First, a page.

Managing Anemia During Pregnancy

When you’re pregnant, the volume of blood in your body increases by about 20-30 percent—and so does the amount of iron you need, since iron helps your body produce more red blood cells, which then carry oxygen to your tissues and to your baby.

Many women lack the iron needed for the second and third trimesters, leading to mild anemia. However, some experience more severe anemia, which can increase the risk of preterm delivery, low birth weight and baby’s risk of anemia later in infancy.

“During your first prenatal appointment, we use a blood test to check for anemia,” said Physician Assistant Sarah Brock. “Beyond that, eating a balanced diet that incorporates iron-rich foods is the best way to prevent anemia. If you have questions about nutrition or supplements, we are here to help!”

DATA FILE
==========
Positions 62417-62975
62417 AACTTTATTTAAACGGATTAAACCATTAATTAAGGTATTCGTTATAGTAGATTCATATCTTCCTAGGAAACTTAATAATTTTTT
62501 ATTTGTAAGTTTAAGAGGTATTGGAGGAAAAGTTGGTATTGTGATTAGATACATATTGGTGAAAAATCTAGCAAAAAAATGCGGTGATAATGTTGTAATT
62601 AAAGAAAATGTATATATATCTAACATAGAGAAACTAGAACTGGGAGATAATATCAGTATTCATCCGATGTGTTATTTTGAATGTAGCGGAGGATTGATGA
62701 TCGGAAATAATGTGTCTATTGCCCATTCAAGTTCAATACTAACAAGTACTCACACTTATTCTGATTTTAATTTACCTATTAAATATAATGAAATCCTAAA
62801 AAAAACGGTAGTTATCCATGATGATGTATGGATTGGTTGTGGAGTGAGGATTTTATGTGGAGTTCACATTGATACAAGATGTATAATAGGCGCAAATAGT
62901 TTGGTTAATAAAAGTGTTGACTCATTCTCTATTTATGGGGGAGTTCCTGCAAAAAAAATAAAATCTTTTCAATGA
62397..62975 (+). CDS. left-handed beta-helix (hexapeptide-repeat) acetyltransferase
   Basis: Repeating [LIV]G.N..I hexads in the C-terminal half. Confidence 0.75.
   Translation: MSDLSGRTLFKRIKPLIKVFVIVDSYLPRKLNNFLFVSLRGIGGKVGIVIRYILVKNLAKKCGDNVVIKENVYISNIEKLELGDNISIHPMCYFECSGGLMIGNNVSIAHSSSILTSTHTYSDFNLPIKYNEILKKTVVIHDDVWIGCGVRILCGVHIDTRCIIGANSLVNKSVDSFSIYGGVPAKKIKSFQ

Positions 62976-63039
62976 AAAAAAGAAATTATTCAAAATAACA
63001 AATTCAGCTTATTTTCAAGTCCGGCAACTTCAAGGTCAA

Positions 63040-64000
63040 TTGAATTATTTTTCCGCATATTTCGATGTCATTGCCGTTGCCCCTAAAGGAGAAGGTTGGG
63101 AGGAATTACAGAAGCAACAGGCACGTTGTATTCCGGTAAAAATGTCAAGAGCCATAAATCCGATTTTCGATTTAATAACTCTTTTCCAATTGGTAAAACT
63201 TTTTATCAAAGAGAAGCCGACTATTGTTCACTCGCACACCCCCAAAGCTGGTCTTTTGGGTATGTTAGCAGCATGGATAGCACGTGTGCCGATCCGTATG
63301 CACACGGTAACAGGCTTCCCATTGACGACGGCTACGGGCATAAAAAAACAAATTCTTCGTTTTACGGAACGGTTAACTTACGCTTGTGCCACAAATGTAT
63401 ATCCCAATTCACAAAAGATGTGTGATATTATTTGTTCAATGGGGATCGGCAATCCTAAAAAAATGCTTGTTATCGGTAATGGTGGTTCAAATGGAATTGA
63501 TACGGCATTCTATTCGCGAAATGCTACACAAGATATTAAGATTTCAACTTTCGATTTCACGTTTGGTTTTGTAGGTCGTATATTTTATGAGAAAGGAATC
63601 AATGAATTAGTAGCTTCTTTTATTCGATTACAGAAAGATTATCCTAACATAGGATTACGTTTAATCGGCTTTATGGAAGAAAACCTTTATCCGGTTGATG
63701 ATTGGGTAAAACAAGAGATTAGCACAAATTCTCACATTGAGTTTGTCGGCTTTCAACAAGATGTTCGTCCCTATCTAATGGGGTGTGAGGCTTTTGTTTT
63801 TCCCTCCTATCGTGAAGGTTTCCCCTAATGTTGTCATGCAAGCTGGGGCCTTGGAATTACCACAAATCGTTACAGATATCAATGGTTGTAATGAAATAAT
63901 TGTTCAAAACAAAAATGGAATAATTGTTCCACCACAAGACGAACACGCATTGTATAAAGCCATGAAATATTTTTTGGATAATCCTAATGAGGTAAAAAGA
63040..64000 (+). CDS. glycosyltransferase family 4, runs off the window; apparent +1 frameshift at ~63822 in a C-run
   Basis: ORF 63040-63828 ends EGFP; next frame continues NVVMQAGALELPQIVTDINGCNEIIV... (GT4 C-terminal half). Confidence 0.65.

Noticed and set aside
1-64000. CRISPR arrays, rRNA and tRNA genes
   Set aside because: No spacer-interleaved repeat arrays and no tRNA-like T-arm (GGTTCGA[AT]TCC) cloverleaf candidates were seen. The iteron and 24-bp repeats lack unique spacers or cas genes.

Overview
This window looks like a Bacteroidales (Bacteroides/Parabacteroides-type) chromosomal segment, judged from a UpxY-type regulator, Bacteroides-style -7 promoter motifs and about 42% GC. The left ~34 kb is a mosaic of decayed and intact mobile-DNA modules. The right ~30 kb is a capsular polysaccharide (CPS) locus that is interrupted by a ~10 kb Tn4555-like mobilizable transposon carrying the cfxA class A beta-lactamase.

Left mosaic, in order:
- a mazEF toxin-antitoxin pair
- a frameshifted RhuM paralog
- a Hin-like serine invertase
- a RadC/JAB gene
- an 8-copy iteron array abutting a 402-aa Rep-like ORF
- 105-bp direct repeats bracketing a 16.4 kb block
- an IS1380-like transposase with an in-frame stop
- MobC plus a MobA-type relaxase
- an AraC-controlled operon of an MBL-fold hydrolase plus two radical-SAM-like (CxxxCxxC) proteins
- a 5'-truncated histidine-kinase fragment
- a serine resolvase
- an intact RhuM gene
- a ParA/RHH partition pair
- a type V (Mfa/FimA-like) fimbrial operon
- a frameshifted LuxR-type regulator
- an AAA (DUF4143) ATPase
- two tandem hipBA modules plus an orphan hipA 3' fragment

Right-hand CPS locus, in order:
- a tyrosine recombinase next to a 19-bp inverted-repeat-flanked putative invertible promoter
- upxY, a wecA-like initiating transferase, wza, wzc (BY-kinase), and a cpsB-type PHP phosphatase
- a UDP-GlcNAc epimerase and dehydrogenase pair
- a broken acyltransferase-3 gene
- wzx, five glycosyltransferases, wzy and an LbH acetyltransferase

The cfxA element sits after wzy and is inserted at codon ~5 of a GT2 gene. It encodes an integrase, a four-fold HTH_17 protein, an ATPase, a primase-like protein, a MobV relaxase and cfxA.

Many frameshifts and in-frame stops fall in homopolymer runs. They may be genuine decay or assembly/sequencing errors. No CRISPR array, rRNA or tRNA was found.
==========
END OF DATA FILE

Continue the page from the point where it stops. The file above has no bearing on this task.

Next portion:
Risk factors for iron-induced anemia include being pregnant with multiples, having two pregnancies close together, a strict vegan or vegetarian diet, heavy pre-pregnancy menstrual flow and morning sickness-related vomiting. You might feel tired, dizzy, short of breath, have trouble concentrating and notice a rapid heartbeat or pale skin.

Good nutrition is your best friend when it comes to prevention. This includes foods high in iron (dark leafy green vegetables, red meat, poultry, fish, eggs, fortified cereals and pasta, nuts and seeds). Iron and folic acid supplements can also help and can be taken with orange juice for better absorption.


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